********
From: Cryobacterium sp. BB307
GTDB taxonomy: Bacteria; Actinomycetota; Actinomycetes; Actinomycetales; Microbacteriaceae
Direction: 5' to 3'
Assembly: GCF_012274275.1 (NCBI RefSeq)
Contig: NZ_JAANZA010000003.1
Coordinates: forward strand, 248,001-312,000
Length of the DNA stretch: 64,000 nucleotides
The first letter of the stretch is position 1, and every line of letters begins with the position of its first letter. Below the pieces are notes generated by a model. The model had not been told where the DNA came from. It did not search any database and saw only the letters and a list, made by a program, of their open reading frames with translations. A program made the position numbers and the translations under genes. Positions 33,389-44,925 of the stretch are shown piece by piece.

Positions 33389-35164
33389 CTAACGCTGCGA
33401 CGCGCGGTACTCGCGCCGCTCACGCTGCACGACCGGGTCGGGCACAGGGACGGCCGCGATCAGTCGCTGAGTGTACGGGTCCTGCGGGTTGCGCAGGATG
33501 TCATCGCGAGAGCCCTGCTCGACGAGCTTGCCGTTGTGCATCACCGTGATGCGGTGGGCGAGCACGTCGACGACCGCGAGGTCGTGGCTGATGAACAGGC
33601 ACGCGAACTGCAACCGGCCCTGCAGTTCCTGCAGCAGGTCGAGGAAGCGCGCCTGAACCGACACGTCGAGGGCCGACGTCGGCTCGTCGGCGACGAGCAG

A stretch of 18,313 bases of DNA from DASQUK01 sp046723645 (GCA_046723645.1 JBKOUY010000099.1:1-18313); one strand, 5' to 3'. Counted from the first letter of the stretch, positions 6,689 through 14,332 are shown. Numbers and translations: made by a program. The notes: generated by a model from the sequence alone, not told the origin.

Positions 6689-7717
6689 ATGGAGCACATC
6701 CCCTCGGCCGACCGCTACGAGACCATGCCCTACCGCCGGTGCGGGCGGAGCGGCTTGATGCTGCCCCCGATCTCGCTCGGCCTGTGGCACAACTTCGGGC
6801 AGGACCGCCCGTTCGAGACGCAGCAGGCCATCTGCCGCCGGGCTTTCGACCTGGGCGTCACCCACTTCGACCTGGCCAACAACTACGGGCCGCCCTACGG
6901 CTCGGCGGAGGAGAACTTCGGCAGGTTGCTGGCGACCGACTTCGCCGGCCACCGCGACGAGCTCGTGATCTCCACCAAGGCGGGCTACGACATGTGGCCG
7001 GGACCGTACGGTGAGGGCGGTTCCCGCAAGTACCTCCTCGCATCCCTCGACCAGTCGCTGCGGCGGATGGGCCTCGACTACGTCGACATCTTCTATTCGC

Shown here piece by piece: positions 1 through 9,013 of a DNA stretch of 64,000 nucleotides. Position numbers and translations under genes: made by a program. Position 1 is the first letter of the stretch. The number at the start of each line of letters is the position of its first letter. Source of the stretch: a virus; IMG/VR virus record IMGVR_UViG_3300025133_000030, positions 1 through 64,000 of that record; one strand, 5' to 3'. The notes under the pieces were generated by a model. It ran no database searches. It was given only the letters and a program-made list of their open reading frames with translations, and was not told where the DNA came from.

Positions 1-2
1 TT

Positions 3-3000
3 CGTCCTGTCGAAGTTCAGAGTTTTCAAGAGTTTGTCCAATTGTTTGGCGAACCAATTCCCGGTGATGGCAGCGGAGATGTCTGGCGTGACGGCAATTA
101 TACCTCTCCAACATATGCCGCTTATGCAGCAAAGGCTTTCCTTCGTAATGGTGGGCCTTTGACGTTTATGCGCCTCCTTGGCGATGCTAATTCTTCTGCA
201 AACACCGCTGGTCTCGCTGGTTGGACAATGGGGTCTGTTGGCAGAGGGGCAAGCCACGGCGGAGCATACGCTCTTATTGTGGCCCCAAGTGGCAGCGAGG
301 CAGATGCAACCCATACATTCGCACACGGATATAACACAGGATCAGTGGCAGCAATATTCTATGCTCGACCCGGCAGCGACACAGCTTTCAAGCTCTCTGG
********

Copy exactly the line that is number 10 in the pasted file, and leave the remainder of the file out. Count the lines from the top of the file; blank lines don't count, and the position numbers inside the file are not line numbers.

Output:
33389 CTAACGCTGCGA